Interview conducted by Anna Zarra Aldrich, Blog Editor
Award-winning poet, NEA poetry fellow, and Orion magazine poetry editor Aimee Nezhukumatathil visited the University of Connecticut last month to give a reading of her work. Nezhukumatathil is a renowned nature writer who has published four full collections of poetry. Her work has appeared in literary magazines including Best American Poetry series, American Poetry Review, New England Review, Poetry, Ploughshares,and Tin House. Shortly after her visit to UConn, Nezhukumatathil agreed to answered a few questions via email for the Long River Review reflecting on her experiences as a writer, editor, and creative writing professor at the University of Mississippi.
Interview has been edited for typos and formatting.
How has being an editor for a literary magazine impacted your own writing and self-editing process?
On a practical note, I know to be patient and, dare I say it, kind and professional when dealing with editors. I’d like to think I knew how to do that before becoming an editor, but being on the other side of the table, I have a new appreciation for professionalism. As far as my own writing goes, making sure [it] has a sense of immediacy and surprise is something I’m very conscientious of for my own writing that I submit out into the world–two characteristics that I myself look for in a potential poem for Orion.
Orion has a very clear theme and point of view with its focus on nature writing. Do you think this is necessary for a literary journal’s success and ability to attract an audience?
Not necessarily in need of a theme or focus, but I think there needs to be a distinct editor’s vision or manifesto–it doesn’t need to be spelled out per se for the public, but I think having one in mind for the editor can only help when facing a giant pile of submissions.
As an editor do you feel you have a responsibility to search for different kinds of voices to represent in the magazine, or do you focus more on the quality of the work divorced from its author and their point of view?
I believe you absolutely can focus on quality of work AND make sure a wide variety of voices are being heard. Those things have never been exclusionary for me as a reader, writer, or editor. I was championing a wide variety of voices from varied backgrounds when I was a slush reader for _The Journal_ (the national lit mag out of The Ohio State University) as a grad student in the 90s, and it’s something I’m happy to be a part of now too. I think if a journal publishes mostly one kind of writer, that is a huge failing of the editorship and vision of the entire magazine, as that in no way represents the American population. Mainly, I want to make sure the magazine I work for represents the world that I want to be a part of and for me, that means publishing writers with a wide array of backgrounds.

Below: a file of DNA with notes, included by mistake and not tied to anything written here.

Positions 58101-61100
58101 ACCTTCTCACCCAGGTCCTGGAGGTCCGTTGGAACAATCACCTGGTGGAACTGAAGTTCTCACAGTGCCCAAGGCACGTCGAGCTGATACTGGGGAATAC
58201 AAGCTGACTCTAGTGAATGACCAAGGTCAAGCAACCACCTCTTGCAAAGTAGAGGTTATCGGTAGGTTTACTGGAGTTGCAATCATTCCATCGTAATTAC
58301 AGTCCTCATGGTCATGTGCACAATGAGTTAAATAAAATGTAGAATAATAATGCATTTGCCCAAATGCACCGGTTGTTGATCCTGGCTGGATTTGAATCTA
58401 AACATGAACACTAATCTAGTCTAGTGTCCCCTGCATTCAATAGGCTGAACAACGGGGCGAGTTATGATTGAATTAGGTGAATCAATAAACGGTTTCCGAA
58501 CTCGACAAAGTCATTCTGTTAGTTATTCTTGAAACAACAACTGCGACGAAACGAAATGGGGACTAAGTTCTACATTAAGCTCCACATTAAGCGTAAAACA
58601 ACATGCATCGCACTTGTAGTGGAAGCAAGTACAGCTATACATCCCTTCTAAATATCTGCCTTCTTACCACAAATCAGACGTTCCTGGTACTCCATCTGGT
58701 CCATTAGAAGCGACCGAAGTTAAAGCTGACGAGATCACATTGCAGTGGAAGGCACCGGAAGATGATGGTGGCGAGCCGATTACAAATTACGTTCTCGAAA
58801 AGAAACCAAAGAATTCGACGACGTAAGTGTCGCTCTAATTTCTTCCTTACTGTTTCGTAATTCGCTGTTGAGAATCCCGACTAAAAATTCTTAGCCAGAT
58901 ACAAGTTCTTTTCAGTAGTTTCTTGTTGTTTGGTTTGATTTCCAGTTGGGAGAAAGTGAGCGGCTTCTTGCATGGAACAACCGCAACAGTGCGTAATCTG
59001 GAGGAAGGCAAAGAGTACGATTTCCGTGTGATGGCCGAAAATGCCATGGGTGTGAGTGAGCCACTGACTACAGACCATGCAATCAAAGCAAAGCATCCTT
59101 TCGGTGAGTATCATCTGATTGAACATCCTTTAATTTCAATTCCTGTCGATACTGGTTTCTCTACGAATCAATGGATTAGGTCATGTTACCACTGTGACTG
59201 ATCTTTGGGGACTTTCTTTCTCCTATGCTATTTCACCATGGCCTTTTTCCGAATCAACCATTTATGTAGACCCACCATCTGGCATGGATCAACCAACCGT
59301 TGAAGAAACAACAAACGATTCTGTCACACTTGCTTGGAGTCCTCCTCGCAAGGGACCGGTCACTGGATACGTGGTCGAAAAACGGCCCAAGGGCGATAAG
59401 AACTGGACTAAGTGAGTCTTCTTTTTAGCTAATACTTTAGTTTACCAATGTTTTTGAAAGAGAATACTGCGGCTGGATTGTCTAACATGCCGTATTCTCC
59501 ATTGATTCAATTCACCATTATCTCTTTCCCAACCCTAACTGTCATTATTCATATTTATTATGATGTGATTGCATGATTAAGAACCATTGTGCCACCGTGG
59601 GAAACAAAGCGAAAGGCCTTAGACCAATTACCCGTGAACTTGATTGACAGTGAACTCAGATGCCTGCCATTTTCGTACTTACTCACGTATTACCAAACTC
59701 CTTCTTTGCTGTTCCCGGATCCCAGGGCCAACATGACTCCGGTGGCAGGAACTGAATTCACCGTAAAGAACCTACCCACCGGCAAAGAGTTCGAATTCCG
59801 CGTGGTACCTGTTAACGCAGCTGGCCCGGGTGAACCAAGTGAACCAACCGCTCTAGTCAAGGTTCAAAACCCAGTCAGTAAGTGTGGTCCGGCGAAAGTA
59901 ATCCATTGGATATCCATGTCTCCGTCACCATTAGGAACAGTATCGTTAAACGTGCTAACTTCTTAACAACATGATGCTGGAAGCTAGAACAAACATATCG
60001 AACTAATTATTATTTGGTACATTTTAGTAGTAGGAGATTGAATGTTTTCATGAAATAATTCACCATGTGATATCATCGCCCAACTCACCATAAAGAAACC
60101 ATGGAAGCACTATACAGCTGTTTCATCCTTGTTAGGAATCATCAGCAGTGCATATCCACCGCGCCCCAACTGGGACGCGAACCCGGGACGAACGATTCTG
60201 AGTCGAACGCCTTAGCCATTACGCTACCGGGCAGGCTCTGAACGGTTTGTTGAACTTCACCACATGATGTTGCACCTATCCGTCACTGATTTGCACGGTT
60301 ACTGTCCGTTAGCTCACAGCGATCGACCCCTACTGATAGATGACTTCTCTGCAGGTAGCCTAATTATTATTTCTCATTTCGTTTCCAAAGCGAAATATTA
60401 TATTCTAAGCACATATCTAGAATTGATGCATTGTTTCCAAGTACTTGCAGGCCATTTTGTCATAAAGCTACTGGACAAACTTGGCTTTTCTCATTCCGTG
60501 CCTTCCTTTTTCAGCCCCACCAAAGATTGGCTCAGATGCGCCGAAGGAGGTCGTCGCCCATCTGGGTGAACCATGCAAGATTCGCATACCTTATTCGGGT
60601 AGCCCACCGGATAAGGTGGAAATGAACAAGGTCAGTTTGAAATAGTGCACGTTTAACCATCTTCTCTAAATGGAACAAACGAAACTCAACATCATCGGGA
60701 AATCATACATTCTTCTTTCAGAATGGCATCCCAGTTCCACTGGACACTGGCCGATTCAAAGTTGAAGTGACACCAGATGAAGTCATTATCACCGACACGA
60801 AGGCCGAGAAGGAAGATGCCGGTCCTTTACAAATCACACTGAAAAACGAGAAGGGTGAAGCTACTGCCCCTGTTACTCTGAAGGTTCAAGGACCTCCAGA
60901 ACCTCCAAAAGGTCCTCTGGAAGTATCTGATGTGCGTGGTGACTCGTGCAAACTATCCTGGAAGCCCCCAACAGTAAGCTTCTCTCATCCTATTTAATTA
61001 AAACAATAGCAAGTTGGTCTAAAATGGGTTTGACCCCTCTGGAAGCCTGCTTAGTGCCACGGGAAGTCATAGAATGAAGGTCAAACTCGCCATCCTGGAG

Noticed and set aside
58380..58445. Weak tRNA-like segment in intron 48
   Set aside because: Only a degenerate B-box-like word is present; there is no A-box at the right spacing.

As someone from a mixed ethnic background, with a Filipina mother and South Indian father, how important is this identity to your work?
1000% necessary. As in, I would never even consider working for a magazine that didn’t share and encourage this vision. It goes hand-in-hand with who I am as an editor and as a human being. Growing up, I hardly saw any images of nature writers who even remotely looked like me–and I certainly wasn’t taught any women nature writers until grad school. And I consider that a shame and a violence against all the kids who grew up not seeing themselves represented in books, movies, TV, etc.
“…never forget the joy and play [and] experimentation alongside the hard and frustrating days of writing.”
Your work often goes beyond conventional natural images and explores the unusual or even ugly. Many of your poems also lie more in the realm of the autobiographical. How do you combine various sources of inspiration to form a cohesive aesthetic for your collections and, more broadly, your own aesthetic as a poet?
I always start with an image, never a topic or theme–and I try to read widely: recipes, natural histories, biographies, science books, pop culture, and of course plenty of literature, so part of the surprise and delight of writing poetry for me is the not knowing when or how I pull other images together to connect/argue with inside of a single poem.
For your forthcoming book World of Wonder you are combining nature essays with illustrations. Why did you choose to mix media in this way for this project?
Simply put–I’m in love with each of the 50 or so plants and animals I chose to write about–and though ultimately it is my hope that my words alone can provide a picture in the reader’s mind, these unusual plants and animals were just begging to also be *seen*–it’s very exciting–it’s quite literally the book I have been waiting all my life to make: about 70% natural history and 30% memoir.
The Long River Review draws a lot of our content and readership from students. As a professor, what are the most important lessons you hope your students learn about writing?
I hope they never forget the joy and play/experimentation alongside the hard and frustrating days of writing. Too often we hear about the latter, but the former is going to be what keeps them coming back to a desk or laptop for more. The word poem comes from the Greek word for MAKE so I’m hoping the craft of building something with 26 letters is not lost on them–it’s one of the most exhilarating art forms there is: and all you need is a pencil and paper (or computer). Resilience. Being a good citizen who practices the Golden Rule. And to never forget that reading is integral/necessary to making your own writing push into new and uncharted waters.